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How is Amazon any better at battling ad-blockers? Since I added FBpurity to my Facebook, I stopped all ads. Consumers have so many additional tools with which to avoid unwanted intrusions, even the so-called helpful ads.
Great write-up. I'm seeing some brands leverage Amazon Advertising Platform (AAP) that I wouldn't immediately tie back to Amazon ecommerce data (e.g. Egos and Kia). It will be interesting to see how much market share AAP and Amazon Media Group (AMG) can capture.
Posting on Google+ still remains the best way to keep a secret on social media. Should it grow, I could easily foresee it running into the same dissatisfaction issues.
Count on your bills mounting and eating into descretionary income.
Isn't because human brains are not fully developed at this point, they are still very malliable and impressionistic ? It is when they know more than their parents.
Erik, as you point out, only a small number of people used Google in this manner. Do you happen to have the base---percent of sample responding----for each of the "social Networks" measured in the study?It might shed some light on how one interprets such findings.
Stomped on that one, Mark.
wonder if the competition is feeling "Sour grapes"???
Cara, just out of curiosity, what percent of all millenials qualify as "affluent" based on their own earnings, not their parents? There are a lot of media/marketing people who seem to think that a high proportion of millennials are "upscale" or something akin to being "affluent", however, the BLS and other stats for this population group as a whole, say quite the opposite?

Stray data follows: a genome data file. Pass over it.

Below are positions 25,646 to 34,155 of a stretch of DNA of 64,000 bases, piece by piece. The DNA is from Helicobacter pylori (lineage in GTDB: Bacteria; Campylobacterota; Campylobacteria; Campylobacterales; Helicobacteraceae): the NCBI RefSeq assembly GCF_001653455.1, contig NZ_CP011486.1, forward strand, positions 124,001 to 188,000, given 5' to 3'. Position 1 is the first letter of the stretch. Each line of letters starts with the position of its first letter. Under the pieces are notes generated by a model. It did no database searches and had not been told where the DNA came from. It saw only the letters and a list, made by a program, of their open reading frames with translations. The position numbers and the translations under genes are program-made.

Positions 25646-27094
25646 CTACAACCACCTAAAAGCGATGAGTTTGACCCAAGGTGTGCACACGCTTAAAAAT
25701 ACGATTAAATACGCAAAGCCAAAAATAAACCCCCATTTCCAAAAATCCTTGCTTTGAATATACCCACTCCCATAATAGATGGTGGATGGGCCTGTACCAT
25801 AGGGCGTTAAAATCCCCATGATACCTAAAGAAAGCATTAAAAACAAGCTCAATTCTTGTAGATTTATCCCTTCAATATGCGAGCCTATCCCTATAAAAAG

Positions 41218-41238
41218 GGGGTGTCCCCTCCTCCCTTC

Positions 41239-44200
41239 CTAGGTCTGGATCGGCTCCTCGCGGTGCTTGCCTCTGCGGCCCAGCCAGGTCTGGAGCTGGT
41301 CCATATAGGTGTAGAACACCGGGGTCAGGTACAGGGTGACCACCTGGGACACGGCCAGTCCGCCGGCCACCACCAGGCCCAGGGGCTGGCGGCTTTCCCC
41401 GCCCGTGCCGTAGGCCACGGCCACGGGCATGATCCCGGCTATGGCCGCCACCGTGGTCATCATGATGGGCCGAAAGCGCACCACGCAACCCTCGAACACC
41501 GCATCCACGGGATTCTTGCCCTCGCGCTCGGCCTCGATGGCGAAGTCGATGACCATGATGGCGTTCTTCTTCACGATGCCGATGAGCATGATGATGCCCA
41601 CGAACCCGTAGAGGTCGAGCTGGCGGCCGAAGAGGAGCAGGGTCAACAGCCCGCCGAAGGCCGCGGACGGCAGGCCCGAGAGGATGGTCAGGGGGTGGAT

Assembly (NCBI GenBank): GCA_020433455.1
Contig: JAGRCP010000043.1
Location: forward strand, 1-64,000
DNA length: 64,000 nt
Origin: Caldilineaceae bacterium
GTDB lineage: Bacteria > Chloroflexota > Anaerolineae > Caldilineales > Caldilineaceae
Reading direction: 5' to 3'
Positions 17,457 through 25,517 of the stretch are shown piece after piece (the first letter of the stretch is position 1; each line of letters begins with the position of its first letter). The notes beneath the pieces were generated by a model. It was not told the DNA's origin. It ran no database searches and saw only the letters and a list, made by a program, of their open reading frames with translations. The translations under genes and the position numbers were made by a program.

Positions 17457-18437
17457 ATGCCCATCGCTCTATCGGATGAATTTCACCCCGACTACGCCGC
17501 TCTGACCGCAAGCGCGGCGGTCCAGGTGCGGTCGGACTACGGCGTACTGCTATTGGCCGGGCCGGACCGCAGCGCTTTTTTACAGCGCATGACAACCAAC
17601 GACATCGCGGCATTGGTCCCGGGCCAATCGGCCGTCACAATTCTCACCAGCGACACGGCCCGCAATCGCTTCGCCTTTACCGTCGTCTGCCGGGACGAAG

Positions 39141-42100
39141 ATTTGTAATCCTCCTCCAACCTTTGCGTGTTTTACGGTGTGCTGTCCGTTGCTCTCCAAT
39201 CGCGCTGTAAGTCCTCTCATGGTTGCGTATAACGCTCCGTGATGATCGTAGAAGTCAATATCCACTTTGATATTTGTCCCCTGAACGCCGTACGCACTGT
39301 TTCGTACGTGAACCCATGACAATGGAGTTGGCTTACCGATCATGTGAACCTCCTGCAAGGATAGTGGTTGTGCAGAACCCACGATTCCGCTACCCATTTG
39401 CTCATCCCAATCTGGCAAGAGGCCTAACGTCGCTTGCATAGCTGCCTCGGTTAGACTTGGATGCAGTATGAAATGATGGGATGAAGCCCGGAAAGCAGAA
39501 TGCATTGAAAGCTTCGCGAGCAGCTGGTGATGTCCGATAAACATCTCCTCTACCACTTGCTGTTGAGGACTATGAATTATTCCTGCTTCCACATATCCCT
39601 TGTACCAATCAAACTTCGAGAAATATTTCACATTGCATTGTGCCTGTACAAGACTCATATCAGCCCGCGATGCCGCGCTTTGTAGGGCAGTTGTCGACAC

Interesting to read that iProspect is coming out stating 36% higher CPC rates for their accounts on the same day that AdAge is reporting on Google's revenues, specifically calling out "Although cost-per-click was down 23% year-over-year, paid clicks were up in a major way: 52% when compared to the same time last year." Source: http://adage.com/article/digital/brand-safety-holding-google-back/309907/
Hi Paula: The affluent millennials we survey earn on average $260K. They are prudent and respectful when it comes to their finances – they are saving 32% of their income and 73% indicate they pay off their credit card balances each month. Many (46%) have a strong desire to leave a financial legacy for their heirs – seeking professional advice is an important part of achieving that goal. The average affluent millennial engages the services of two advisors. (Caring for aging parents is not currently content we have in the study.)